Either method will work fine. (Use both, then compare!)

Edit: Looks like you figured it out while I was typing this in.

Doc Al said:
Edit: Looks like you figured it out while I was typing this in.

Thanks for the help Doc Al!

Last edited:
As an aside I would humbly ask the following of the board:

If we did not know this problem involved rotation, we would have found that the velocity at the bottom of the incline to be much less than expected. If we assumed that the acceleration, whatever it might be, was uniform, could we not find a number for the final velocity at the bottom of the incline? And then using the conservation of energy, we would find a much smaller number for g than 9.6, or whatever, using the posters method.

Which brings me to one more question. I have not found how the idea of work was formulated. I know Joule and others were working with steam engines and such, and were thinking along these lines, but who or what people actually came up with the idea that force applied over a distance was a very meaningful concept. I can't find history on this? Did Newton think about this at all? Any guidance would be appreciated.

Sorry to hijack the post. I just would like to read up on the history of the formulation of certain ideas.

## 1. What is rotational motion and how is it different from linear motion?

Rotational motion refers to the movement of an object around an axis or pivot point. It is different from linear motion, which involves movement in a straight line. In rotational motion, the position and orientation of the object changes as it rotates, whereas in linear motion, the object moves in a single direction without changing its orientation.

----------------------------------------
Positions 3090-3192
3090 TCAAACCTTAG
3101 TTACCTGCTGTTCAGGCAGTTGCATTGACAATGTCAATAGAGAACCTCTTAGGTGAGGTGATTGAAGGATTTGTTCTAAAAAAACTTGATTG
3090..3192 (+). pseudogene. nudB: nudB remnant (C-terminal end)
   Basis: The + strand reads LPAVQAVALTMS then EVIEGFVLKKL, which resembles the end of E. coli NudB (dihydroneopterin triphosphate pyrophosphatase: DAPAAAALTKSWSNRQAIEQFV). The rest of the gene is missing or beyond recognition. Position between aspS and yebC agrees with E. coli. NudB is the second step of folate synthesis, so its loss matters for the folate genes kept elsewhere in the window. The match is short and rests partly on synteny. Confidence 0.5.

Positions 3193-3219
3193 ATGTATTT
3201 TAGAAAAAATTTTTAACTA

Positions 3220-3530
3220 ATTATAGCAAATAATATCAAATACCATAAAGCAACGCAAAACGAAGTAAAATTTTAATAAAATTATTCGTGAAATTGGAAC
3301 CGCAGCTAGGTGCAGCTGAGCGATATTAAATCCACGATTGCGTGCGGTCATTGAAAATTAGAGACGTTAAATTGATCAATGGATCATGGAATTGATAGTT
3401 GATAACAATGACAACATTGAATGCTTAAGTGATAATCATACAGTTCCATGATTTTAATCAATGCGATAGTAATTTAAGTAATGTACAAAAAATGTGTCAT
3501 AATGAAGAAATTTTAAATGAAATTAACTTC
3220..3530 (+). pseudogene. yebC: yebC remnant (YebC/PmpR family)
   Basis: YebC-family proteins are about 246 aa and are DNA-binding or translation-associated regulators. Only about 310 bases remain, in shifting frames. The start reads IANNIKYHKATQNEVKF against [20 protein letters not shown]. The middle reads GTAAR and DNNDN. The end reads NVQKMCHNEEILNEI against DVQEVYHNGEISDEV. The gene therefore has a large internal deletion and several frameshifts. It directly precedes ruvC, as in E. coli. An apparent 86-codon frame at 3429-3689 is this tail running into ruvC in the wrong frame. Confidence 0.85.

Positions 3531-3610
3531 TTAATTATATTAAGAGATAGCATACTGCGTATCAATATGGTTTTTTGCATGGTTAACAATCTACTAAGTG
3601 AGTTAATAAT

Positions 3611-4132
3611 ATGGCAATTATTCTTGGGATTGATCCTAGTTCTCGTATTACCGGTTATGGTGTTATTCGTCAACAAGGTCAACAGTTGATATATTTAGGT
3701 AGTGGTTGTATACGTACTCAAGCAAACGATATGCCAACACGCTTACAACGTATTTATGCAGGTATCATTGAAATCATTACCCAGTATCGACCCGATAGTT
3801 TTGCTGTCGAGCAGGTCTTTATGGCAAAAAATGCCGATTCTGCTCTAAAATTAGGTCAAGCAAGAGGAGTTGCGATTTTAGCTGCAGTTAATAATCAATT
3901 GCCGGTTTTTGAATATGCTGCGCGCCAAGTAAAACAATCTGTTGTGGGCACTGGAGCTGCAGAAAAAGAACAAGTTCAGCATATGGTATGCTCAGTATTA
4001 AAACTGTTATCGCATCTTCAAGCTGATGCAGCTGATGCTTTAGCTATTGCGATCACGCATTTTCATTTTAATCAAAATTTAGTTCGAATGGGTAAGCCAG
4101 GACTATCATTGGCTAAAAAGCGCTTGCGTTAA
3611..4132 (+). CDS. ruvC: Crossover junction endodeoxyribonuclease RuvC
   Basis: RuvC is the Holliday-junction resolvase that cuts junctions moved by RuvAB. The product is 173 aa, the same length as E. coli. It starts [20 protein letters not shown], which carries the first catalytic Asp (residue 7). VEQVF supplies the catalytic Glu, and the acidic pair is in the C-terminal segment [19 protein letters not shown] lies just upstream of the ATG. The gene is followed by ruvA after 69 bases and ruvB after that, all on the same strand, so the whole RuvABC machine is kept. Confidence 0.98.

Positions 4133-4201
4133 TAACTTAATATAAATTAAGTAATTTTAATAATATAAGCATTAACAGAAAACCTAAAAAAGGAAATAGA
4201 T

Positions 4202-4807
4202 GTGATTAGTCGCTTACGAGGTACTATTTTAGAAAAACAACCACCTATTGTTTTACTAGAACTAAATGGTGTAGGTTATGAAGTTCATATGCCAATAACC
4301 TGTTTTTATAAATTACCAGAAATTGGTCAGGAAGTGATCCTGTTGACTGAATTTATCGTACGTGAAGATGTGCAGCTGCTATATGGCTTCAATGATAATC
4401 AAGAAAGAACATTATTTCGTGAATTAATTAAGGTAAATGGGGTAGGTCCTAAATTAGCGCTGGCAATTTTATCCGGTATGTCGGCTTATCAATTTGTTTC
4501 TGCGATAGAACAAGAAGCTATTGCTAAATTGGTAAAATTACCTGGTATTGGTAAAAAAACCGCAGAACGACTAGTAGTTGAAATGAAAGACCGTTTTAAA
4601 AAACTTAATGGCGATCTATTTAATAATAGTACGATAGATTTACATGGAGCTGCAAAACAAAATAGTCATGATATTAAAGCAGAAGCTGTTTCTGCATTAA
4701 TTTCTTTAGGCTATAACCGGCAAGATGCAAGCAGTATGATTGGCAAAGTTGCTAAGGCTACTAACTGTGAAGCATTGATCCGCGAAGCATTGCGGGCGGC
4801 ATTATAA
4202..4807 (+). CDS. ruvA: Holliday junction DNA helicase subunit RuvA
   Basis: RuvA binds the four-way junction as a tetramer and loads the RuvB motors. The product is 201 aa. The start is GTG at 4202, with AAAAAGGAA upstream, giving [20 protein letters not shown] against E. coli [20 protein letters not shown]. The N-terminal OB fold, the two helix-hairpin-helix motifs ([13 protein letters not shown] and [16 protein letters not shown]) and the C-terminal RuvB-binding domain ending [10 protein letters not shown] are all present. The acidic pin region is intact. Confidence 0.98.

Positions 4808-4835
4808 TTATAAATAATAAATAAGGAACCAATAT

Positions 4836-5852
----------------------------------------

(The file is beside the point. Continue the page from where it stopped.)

## 2. What is the role of gravity in rotational motion on an inclined plane?

Gravity plays a crucial role in rotational motion on an inclined plane. It is the force that pulls the object down the incline, causing it to accelerate. This acceleration, along with the angle of the incline, determines the speed and direction of the object's rotational motion.

## 3. How is the acceleration due to gravity (g) related to rotational motion on an inclined plane?

The acceleration due to gravity (g) is related to rotational motion on an inclined plane through the formula g = a/r, where a is the linear acceleration of the object down the incline and r is the radius of the circular motion. This means that the steeper the incline, the greater the acceleration due to gravity and the faster the object will rotate.

## 4. What is the importance of the angle of inclination in rotational motion on an inclined plane?

The angle of inclination plays a significant role in rotational motion on an inclined plane. It affects the speed and direction of the object's rotation, as well as the amount of force required to keep the object in motion. A steeper incline will result in a faster rotation and a larger force needed to overcome friction and maintain the object's motion.

## 5. How can the mass of an object affect its rotational motion on an inclined plane?

The mass of an object can affect its rotational motion on an inclined plane in two ways. First, a heavier object will have a greater gravitational force pulling it down the incline, resulting in a faster rotation. Second, a heavier object will require more force to overcome friction and maintain its motion, making it more difficult to rotate at a constant speed.